• Darigold. Launched a value-added FIT milk product that has 40 percent less sugar and 75 percent more protein per serving than whole milk.

  • Fairlife. The checkoff’s partnership with fairlife concluded at the end of 2018 after the brand demonstrated that consumers want – and will pay for – value-added milk. Last year, total brand sales exceeded $450 million. Fairlife also has driven innovation among its competitors in the value-added milk space – bringing other new product offerings such as Horizon Protein and Meijer Protein to consumers without the use of additional checkoff funds.

  • Kroger. In January, Kroger launched its flavored whole-milk line called Primo Pastures. Consumers can indulge in great-tasting, adult-themed flavors such as Belgian Chocolate, Salted Caramel and Cherry Cordial. At no cost to farmers, Dean’s quickly followed with the introduction of its True Moo “After Dark” flavored milk products.

  • Shamrock Farms. In 2016, Shamrock Farms launched its ready-to-drink “Cold Brew + Milk” to meet consumer demand for specialty coffees. Following this introduction, several other major players entered the retail specialty coffee game, including Coca-Cola coffees under the Dunkin’ and McDonald’s licensed brands and Danone with its Stok brand.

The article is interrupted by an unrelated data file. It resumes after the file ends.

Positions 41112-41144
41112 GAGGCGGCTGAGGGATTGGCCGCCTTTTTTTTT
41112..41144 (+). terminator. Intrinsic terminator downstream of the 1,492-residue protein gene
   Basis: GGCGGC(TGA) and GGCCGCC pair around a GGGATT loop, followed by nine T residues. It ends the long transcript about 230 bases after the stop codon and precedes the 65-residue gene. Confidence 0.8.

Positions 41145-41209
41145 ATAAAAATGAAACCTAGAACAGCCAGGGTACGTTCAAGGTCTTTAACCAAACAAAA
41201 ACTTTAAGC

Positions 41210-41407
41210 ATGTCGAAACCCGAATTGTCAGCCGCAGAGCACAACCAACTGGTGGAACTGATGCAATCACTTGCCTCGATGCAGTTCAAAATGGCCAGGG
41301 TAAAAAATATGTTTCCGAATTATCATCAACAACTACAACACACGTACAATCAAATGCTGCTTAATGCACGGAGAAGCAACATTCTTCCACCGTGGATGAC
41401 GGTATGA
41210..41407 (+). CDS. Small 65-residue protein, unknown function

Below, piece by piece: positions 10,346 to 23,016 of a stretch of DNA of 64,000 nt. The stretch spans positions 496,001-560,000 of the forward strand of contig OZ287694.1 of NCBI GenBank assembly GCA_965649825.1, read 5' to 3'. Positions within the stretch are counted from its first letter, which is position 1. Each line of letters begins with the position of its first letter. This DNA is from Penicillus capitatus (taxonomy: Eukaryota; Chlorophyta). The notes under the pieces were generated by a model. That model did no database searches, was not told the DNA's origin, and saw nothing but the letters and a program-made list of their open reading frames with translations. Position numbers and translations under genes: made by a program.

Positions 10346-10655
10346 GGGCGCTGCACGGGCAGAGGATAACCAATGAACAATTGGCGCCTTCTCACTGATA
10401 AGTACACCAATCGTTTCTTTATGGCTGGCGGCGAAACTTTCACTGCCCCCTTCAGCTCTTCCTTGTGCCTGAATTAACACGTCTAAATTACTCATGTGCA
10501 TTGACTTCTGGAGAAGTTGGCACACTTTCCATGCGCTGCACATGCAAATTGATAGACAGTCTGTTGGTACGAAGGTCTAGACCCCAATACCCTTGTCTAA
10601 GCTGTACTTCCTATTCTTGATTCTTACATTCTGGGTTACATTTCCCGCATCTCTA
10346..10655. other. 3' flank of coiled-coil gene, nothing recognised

Expanding to retail channels

In 2018, we also expanded our efforts to work with retailers, recognizing their role in stabilizing milk sales as they represent nearly 70 percent of total milk volume. That’s why we formed the Milk Revitalization Alliance that brings together major players – including Dairy Management Inc. and state and regional promotion organizations, MilkPEP and brands – to work with major national and regional retailers as “category advisers.”

This means helping retailers understand the value of milk to their store traffic, sales and profits, and helping them realize ways to grow milk in the short and long term by focusing on five strategic areas: category management and assortment, shopper and other category insights, packaging, innovation with retailer branded labels and shopper marketing, in which MilkPEP takes the lead by supporting retailers to improve in-store merchandising and communications to remind consumers of milk’s importance in their everyday lives.

Your research and promotion program believes in fluid milk – it matters to farmers’ bottom line and offers numerous nutrition and health benefits. Fluid milk sales trends can improve but only through dedicated commitment and investment in innovation and marketing by processors, retailers and brands to meet the needs of today’s – and tomorrow’s – consumers.  end mark

Your Dairy Checkoff in Action – The following update is provided by Dairy Management Inc. (DMI), which manages the national dairy checkoff program on behalf of America’s dairy farmers and dairy importers. DMI is the domestic and international planning and management organization responsible for increasing sales of and demand for dairy products and ingredients.